It was about at this point that our welcomed stranger walked past the library. As he passed, from my seat, I yelled out to him (yes I yelled to our guest), “Would you like to join us? We are having a bible study.” To everyone’s surprise the stranger turned around, walked through the door (still carrying his red tote bag) and said, “Yes, I would like to join you.” At that point, a little startled, I turned to Suzanne and said, “Would you like to recap for our visitor our conversation and what we are talking about?” Thank goodness Suzanne has known me for almost 24 years, so she didn’t miss a beat. She caught our visitor up to speed and more importantly helped those of us who had been in the conversation make sense of what had been said.
As we continued to talk about the Sadducees our visitor noted, quite astutely, that the Sadducees were the ones who sat in the seats of power. Yes, yes, we all nodded grateful for his insight and naming what we had been trying to find words for. It was at that point that he began talking more—sharing with us his understanding of the problems that go with sitting in the seat of power and what it means to give witness to people in power. By now, we were all captivated. Then out of the blue he said, “I’m impressed that you are a Baptist church and you have all these books about Islam on display and pointed to the display shelf in the library.” To that, I bumbled on about how we are a church that values interfaith dialogue and learning from all faiths. Calmly and in that soft-spoken voice that I had first heard at the back door he said, “I’m not a Muslim.” I asked if he would like to share about his faith with us. He said my name is Jess and I am a Sikh, a “saint soldier.” He continued, “As a Sikh, we only pick up the sword if someone else’s honor is at stake. And then only as a last resort.” From there he continued to give witness to his faith. His spirit was gentle and kind, and his words were carefully spoken with respect. He shared that he was wrestling with a decision in his life and had been coming to our church to pray. Take all of this in for a moment: a Sikh coming to a Baptist church to pray for wisdom and guidance; a Sikh, a welcome stranger, in our weekly bible study group; a Sikh, sitting with a bunch of Baptist around a table for bible study giving witness to his faith and engaging us in ours. Strange and unusual and interesting things happen at Pullen Church on a daily basis.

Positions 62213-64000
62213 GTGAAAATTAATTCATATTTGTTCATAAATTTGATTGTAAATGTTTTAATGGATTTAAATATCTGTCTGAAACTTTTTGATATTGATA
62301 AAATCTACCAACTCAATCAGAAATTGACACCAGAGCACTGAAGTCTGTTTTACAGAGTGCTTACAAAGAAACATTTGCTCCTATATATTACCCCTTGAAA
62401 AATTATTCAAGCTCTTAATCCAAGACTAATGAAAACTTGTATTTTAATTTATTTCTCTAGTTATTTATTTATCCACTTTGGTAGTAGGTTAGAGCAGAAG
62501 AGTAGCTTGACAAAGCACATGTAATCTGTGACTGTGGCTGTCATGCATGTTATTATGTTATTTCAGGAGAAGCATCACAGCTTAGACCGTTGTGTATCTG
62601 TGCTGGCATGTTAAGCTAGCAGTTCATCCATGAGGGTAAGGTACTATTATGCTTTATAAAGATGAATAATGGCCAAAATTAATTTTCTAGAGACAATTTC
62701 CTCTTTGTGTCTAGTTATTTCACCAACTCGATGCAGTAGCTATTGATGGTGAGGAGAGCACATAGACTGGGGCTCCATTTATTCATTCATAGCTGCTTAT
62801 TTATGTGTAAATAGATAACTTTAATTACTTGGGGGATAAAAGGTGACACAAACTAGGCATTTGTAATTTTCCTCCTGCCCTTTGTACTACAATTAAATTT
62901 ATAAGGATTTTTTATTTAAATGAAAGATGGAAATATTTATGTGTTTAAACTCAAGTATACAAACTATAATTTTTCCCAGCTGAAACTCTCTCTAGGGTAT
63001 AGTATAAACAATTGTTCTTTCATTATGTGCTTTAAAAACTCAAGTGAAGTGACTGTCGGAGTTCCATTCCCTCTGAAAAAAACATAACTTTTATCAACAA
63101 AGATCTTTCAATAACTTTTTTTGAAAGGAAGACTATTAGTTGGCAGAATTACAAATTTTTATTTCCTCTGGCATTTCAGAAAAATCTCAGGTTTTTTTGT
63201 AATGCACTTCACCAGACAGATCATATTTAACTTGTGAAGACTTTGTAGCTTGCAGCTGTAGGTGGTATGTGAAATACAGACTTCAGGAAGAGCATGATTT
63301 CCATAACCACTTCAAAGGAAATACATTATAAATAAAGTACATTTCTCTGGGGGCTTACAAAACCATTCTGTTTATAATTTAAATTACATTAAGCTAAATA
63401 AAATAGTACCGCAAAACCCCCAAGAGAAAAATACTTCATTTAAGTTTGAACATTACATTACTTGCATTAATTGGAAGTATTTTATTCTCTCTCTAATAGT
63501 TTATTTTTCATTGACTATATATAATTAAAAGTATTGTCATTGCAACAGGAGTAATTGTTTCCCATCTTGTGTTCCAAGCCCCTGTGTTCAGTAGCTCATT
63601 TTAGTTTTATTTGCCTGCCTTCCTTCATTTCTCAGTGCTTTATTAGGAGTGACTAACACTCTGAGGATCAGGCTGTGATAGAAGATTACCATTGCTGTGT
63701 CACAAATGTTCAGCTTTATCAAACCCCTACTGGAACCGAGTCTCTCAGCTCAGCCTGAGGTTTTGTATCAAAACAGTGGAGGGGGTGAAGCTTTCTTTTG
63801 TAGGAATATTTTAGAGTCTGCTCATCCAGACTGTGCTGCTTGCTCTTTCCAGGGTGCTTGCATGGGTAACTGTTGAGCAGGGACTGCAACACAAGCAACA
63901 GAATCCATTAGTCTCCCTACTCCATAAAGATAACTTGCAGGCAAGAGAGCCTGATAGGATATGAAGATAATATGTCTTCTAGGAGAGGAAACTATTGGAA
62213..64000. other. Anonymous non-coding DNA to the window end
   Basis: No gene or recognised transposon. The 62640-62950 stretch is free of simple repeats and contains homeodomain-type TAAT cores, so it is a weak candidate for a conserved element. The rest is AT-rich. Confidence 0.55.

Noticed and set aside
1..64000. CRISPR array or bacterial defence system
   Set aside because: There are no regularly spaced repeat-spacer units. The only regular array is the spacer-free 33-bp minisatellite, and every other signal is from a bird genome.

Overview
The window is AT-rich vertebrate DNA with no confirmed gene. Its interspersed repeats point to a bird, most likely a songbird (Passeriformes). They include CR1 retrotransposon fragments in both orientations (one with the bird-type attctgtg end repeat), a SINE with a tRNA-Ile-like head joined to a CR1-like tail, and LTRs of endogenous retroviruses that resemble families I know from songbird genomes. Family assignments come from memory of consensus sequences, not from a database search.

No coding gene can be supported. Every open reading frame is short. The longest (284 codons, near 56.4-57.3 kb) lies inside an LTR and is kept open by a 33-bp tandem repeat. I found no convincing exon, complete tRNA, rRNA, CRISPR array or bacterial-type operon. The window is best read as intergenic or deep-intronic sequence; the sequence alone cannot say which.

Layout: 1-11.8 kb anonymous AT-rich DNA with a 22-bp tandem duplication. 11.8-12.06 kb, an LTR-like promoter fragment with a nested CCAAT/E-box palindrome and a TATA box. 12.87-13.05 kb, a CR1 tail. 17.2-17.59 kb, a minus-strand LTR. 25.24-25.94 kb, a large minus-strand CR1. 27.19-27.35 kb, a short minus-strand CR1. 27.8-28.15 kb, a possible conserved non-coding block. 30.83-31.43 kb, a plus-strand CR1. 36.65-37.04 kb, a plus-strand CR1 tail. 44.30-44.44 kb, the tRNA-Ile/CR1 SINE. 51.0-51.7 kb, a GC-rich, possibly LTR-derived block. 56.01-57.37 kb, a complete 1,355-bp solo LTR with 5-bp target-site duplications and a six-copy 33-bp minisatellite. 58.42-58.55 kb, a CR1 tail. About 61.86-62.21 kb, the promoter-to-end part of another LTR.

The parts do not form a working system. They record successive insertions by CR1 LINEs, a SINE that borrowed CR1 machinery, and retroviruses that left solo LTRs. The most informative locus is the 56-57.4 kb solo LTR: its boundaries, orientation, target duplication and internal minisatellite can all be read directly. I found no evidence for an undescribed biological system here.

The writer of Acts referring to the resurrection says: “And we are witnesses to these things…” The witness of a welcomed stranger named Jess made me think about what kind of witness I am to my faith. Like those first disciples, I began wondering, “What am I willing to risk to share the story of resurrection; of freedom over fear, of hope overcoming despair, and of life rising from the tombs of death?” What am I, what are we, giving witness to and what am I/are we willing to risk to be a witness for hope and justice-love? At school, at work, in my neighborhood, at the retirement community where I live, at the gym?